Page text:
At his press briefing, Guterres said: the first United Nations convoy crossed into northern Syria through the Bab al-Hawa crossing, and it included 6 trucks carrying shelter and other desperately needed relief supplies. “More help is on the way, but much more, much more is needed.”

But the New York Times ran a hard-hitting story February 10 under the headline: “UN Aid Trickles into Syria, but Residents say it is too Little, too Late”.

Still, the UN and its agencies have responded with all the means at their disposal, including assistance from the International Organization for Migration (IOM), the World Food Programme (WFP), the UN children’s agency UNICEF, the World Health Organization (WHO), the UN Population Fund (UNFPA), among others, and a task force led by the Emergency Relief Coordinator Martin Griffiths.

After his arrival in the Syrian capital February 12, United Nations Special Envoy for Syria
Geir O. Pedersen told reporters the earthquake was “one of the biggest humanitarian or natural disasters that we have seen recently”.

While expressing his condolences, he said: “And I think, you know, when we see the images, the heartbreaking images, we really feel the suffering. But we’re also seeing a lot of heroism, you see, you know, individuals, civilians, humanitarians trying to save lives, and it is this effort that we need to support.”

He assured that “the UN humanitarian family will do whatever they can to reach out to everyone that needs support. So, we are trying to mobilize whatever support there is. We are reaching out to countries, we are mobilizing funding, and we’re trying to tell everyone to put politics aside because this is a time to unite behind a common effort to support the Syrian people”.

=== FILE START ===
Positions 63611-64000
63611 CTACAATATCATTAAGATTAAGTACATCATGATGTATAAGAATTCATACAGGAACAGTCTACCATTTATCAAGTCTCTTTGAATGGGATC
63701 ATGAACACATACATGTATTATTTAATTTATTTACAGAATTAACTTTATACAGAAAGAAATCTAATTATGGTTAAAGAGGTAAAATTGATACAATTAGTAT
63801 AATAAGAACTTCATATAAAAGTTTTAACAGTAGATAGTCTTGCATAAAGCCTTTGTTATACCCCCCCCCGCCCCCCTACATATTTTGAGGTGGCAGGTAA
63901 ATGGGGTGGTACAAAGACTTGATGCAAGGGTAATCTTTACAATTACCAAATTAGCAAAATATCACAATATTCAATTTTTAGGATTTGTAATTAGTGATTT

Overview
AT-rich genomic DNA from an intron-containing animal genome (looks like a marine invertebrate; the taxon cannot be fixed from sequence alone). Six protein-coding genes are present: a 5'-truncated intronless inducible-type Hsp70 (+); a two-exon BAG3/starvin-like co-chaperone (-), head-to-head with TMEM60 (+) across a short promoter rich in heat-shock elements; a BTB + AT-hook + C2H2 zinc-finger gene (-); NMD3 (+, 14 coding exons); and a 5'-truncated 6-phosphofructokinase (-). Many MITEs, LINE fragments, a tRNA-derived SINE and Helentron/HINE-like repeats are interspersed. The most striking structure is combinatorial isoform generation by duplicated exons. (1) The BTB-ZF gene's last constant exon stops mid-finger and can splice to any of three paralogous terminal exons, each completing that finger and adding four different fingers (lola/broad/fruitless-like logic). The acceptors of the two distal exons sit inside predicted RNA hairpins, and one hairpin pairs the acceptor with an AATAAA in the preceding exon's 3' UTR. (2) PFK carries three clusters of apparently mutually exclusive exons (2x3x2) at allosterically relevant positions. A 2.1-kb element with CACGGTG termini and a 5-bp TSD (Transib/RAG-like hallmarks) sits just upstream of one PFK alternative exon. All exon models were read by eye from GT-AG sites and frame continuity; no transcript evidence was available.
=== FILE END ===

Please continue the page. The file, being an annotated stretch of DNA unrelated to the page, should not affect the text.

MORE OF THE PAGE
Still, Pendersen said: “We need all the access we can have, crossline, cross-border and we need more resources. So, I’m in close touch with the UN humanitarian family, we’re working together to try to mobilize this support and that of course is my key message during this visit to Syria.

The issue of access was also raised by the US Ambassador to the UN Linda Thomas-Greenfield who said last week that she spoke with Presidents of InterAction and the International Rescue Committee, who both underscored the dire situation on the ground as humanitarian workers and first responders attempt to save lives while also facing personal tragedy.

She also spoke with representatives of Save the Children, CARE, and the White Helmets, who described the urgent need for shelter, clean water, and cash assistance, as well as increased access into Syria to allow local NGOs to deliver life-saving aid.

Ambassador Thomas-Greenfield voiced U.S. support for additional cross-border access points from Türkiye into northwest Syria to facilitate deliveries of earthquake-specific aid. She commended the search and rescue efforts by the White Helmets, which have saved thousands of people from collapsed buildings in northern Syria.

So far, the UN has released about $50 million from its emergency fund. But it is making a “Flash Appeal” for more funds from the international community.

Asked how much was needed, UN Spokesperson Stephane Dujarric said February 9: “We are trying to figure out how much. We’re still doing the needs assessment and I would also encourage – the public can also give through on the OCHA (Office for the Coordination of Humanitarian Affairs) website, the UN Foundation websites. There are ways for people, for the public to give to the appeal,” he said.

Meanwhile, the crisis in Turkey has also been tainted with domestic politics. The slow or belated response has been blamed on the Turkish government led by President Recep Tayyip Erdogan, up for re-election on May 14.

Kemal Kilicdaroglu, the leader of the opposition party and a potential presidential candidate, was quoted as saying: “It is the ruling party that has not prepared the country for an earthquake for 20 years”.

IPS UN Bureau Report